Continuing on the descending theme, the Camber Expert is right at home in twisty, turny singletrack. From the first ride to the last, I’ve been super-comfortable on this steed. It loves to rail corners and be pushed hard through all conditions. At 110mm travel, you are going to get bounced around in the extremely-rough stuff, but once the suspension was adjusted, I was met with predictable FSR travel in the rear and enough squish up front to keep things lively (though still lacking the smoothness of the Factory series forks). Yeah, I do miss my Fox Factory Float 32 Kashima fork.
I’ve got no complaints in the performance of the drivetrain and wheelset. While some may knock the Roval wheels and say they aren’t as good as the competition. I’m here to call their bluff. Every pair of Roval wheels I’ve tested has endured months of abuse without a squawk. They roll well and always stay perfectly true.
Good Camber Expert:
- Carves up singletrack with the best trail bikes on the market
- Smooth, efficient climber that stays firmly planted to the trails
- Carbon front triangle refines the ride
- Tapered steerer stiffens things up
- Roval Trail SL wheelset shines on this bike
- Excellent tire combination for all-terrain prowess
- Squawk-free drivetrain for miles of smiles
- Burly built-in chainstay protector reduces chain slap noise and damage
Bad Camber Expert:
- Fox Performance Series fork lacks the smoothness of the Factory Series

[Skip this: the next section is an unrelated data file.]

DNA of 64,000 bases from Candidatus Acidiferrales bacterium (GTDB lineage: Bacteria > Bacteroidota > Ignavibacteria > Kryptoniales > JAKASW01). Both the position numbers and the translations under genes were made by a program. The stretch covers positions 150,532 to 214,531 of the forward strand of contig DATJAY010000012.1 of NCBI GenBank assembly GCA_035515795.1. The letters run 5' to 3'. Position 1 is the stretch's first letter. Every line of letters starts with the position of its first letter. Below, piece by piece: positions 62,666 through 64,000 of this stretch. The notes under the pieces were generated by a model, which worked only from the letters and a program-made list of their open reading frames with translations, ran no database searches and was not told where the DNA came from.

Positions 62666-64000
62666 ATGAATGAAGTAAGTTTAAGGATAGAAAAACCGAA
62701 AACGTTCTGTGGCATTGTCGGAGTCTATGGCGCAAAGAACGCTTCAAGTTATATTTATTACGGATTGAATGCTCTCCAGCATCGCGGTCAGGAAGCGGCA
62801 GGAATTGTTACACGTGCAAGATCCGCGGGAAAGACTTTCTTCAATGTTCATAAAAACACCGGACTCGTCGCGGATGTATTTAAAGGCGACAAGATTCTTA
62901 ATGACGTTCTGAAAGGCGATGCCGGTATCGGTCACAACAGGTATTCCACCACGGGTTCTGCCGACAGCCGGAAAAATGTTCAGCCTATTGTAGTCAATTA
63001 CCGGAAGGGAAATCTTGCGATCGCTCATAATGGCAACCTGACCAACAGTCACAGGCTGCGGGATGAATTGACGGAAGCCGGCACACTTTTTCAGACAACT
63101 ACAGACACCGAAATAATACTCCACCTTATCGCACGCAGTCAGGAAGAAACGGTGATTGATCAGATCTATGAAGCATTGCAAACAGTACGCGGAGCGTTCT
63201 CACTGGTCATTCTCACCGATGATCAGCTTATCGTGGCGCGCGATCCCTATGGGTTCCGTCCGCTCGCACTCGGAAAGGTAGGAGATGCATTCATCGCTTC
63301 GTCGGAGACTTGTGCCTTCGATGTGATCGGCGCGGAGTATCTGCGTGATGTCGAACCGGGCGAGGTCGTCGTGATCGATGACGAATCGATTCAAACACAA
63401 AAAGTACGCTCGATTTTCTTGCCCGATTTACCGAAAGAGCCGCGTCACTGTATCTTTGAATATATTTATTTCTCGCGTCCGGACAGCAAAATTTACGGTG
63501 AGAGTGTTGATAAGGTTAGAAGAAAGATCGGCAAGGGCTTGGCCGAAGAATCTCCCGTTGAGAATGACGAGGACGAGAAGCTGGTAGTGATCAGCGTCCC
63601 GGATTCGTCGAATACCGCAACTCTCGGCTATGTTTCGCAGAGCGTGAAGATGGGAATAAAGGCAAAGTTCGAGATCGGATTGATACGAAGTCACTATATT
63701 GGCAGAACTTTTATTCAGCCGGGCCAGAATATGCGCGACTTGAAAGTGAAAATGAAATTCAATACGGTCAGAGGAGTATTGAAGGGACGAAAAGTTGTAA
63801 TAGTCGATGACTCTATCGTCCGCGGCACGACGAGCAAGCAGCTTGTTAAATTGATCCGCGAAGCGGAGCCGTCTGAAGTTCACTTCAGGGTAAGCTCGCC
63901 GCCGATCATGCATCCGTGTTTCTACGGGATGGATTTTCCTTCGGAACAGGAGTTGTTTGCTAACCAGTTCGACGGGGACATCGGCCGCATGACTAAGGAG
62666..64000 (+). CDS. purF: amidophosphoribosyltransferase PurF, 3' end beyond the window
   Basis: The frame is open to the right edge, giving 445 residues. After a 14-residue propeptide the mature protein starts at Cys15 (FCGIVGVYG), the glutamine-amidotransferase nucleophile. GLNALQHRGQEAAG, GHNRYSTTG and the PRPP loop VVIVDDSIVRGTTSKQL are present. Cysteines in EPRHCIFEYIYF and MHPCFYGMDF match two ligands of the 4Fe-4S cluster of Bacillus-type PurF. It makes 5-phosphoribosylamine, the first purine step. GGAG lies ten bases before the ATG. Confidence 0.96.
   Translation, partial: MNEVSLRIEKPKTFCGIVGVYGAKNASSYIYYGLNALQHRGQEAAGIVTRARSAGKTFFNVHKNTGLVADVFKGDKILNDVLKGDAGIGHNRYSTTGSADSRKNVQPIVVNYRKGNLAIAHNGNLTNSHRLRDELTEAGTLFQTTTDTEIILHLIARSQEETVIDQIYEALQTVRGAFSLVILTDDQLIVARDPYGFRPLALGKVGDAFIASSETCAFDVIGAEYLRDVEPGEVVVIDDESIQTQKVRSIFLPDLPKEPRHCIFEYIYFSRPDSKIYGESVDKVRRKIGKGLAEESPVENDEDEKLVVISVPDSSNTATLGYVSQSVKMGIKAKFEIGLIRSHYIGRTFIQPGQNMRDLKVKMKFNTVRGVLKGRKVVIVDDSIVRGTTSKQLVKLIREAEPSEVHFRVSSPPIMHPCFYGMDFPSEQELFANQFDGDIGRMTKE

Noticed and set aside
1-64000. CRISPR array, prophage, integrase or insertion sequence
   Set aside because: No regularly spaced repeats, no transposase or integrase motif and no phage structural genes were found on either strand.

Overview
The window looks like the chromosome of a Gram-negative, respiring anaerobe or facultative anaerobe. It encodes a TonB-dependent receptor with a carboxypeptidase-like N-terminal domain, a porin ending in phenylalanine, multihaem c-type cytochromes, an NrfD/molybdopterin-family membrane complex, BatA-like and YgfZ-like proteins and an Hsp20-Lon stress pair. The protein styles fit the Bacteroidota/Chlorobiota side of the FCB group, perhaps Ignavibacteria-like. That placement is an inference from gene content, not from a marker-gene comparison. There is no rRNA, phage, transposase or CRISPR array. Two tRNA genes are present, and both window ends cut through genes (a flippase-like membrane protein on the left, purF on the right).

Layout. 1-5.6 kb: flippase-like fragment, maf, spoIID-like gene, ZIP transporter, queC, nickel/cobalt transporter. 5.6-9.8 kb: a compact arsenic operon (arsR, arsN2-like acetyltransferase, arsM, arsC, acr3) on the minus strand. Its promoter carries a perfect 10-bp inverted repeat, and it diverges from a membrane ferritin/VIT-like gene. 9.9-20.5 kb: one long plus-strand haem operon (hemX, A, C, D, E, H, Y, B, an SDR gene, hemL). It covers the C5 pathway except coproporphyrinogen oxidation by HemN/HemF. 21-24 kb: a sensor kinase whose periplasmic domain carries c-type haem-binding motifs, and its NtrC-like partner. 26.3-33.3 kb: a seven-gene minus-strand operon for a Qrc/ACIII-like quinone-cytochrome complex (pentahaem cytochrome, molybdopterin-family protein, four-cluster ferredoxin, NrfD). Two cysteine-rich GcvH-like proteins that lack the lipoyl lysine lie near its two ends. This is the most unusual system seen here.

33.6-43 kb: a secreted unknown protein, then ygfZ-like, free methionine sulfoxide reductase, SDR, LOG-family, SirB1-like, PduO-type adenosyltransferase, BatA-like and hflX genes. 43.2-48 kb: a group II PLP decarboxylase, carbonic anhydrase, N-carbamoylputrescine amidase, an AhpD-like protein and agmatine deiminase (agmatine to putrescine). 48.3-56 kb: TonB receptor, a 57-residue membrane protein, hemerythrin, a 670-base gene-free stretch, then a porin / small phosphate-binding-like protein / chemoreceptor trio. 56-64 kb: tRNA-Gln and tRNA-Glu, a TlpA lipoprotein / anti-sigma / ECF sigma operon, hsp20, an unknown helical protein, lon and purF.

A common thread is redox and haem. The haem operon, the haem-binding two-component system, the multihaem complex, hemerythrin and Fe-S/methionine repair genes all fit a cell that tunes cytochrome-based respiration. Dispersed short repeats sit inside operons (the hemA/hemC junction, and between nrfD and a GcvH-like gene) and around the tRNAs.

- 9mm QR up front seems odd in this bike, but did make for easy roof rack mounting
- I’d fully expect a carbon bar at this price point
- Formula brakes lack modulation found on today’s best stoppers
Bottom Line: Specialized Camber Expert 29
The carbon front triangle stiffens this bike up considerably while reducing trail chatter. To get the carbon goodness at this price point, you do have to settle for a less-capable fork, but the overall package is still hard to beat — especially considering the lack of full-suspension carbon 29ers on the market. If you are down with lesser-grade components, the Camber Comp 29 gets you out the door with enough leftover for some strategic upgrades.
More Info: Visit Specialized.com
6/26/2012 UPDATE: How do carbon bars improve the ride?
I talk to people everyday who balk at the idea of carbon bars. Well, I’m hear to tell you that a pair of carbon bars can make all the difference. I decided to see how much of a difference they could make on this bike by slapping a Truvativ Noir T30 flat bar on this rig. While it is 20mm narrower (I did miss the extra width), the Noir T30 bars make this bike significantly better.
I felt the front end was much more stable and smooth on descents. The vibration-induced numbness disappeared and the overall feel of the bike was markedly improved. If you can upgrade something on this bike, swapping to a good carbon flat bar would be money well spent.